The hard truth of the matter is love is not all you need, and all the chocolate, flowers, jewelry, cards and red lingerie are merely what marketing mavens would have us believe are genuine expressions of ever-illusive love. Though they may give retailers a little post-Christmas boost, gifts are a poor substitute for the intangibles keeping relationships solid.
Anyone who has been partnered long enough to question why people ever came up with the idea of lifelong commitment understands the notion of relationship minefields. More often than not, some inconsequential exchange ignites a firestorm of accusations, defenses, cross-accusations, angry words, insults, shouting and whatever else couples keep in their "I've been wronged" arsenals.
The other day, I was reading in my office when I came across what I thought was a clever turn of phrase. Maureen Dowd had referred to Bill Clinton as the potential "First Lad." My husband happened to be home, and I was so enthused over Dowd's word play that I immediately went in search of my dear one to share it. I returned to my office when I couldn't find him, but within a few moments, there was a tap, tap, tapping at my door.
As soon as I opened it, I launched into an animated account of Dowd's witty antonomasia. It wasn't long before my husband made a "hurry it up" move with his hands, and I promptly slammed the door in his face. It seems he wanted to ask me a question, not be entertained by an example of a columnist's cleverness.
I share this episode as an example of how individual expectations make up a large part of those minefields referenced earlier. I expected one thing; my husband anticipated something completely different, and voila, tantrums all around. OK, so nothing cataclysmic happened, but the point is how such a situation is handled and understood can either turn into something to laugh about later, or mushroom into a full-blown argument. The greater part of wisdom tells us expectations are not always met. Recognizing this--and not resorting to some version of adolescent pouting, whining or stony silence when those expectations aren't met--increases the odds of avoiding partnership meltdown.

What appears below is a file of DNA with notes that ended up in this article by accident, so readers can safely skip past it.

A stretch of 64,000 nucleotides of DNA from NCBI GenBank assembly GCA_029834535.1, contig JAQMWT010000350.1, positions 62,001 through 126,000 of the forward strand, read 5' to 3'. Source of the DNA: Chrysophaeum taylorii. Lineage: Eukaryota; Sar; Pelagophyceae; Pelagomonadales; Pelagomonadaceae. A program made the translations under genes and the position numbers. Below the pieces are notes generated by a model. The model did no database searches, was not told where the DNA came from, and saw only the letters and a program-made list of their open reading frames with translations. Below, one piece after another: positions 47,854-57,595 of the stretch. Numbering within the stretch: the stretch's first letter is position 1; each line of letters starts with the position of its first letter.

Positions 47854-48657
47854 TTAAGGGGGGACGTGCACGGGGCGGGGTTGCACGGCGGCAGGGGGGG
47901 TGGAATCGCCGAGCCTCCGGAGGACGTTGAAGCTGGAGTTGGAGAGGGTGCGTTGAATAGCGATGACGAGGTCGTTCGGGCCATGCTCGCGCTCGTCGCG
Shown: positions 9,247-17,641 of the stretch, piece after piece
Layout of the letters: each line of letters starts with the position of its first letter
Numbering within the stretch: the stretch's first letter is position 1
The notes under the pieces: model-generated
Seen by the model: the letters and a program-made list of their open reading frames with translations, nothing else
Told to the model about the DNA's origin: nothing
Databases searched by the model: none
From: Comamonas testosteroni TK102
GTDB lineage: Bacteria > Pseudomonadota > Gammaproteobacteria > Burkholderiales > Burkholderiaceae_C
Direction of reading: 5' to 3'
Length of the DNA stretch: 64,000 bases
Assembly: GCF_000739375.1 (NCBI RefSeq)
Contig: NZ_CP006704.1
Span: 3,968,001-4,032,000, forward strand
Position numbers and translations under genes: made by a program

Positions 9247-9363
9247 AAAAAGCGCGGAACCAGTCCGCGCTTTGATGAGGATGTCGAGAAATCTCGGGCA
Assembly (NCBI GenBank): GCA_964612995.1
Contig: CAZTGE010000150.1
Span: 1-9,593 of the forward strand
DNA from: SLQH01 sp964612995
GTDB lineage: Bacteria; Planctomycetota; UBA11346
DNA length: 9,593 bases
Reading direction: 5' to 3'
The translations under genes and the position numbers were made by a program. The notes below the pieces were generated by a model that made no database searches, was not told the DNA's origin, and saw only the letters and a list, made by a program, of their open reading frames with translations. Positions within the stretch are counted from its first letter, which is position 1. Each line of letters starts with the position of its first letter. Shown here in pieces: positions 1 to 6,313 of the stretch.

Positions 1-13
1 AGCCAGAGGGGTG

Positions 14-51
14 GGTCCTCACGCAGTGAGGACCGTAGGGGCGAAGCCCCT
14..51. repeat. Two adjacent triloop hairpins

Trouble is, most of us are attached to our expectations. When things don't go according to plan, or when people don't behave the way we think they should, few of us are able to accept the outcome. We may be civil to one degree or another in such situations, but too few of us are able to really let it go. Cultivating the ability to shrug off disappointment (and there will be disappointment) is far more valuable for the long-term health of a marriage or partnership than all the chocolate hearts in Walgreens.
After slamming the door in my beloved's face, there were a number of ways the encounter could play itself out. I might have fumed privately and fed my anger by conjuring up an entire manifesto of slights. Having reached critical mass, I then might have wrenched open the door and, in good banshee fashion, started accusing dear one of endless failings, thus giving him the opportunity to join my scream fest in a volatile exchange leading nowhere fast.
As ridiculous as this scenario sounds, some couples have not progressed beyond this sandbox behavior. Even if the manufactured romance of a sublime St. Valentine's Day dinner coupled with some expensive bauble provides a timeout from the day-to-day drama and an opportunity for the requisite cooing, it's all much ado about nothing if on Feb. 15, we're back to trading accusations of egregious misdeeds.
While it might be pleasant to tell ourselves all we need is love, before too long, we are likely to discover the folly of such limited belief. Besides love (difficult enough to achieve with its components of compassion, affection and empathy), we need patience, humor, tolerance and the willingness to see our expectations fly away like so many rose petals carried off by the wind.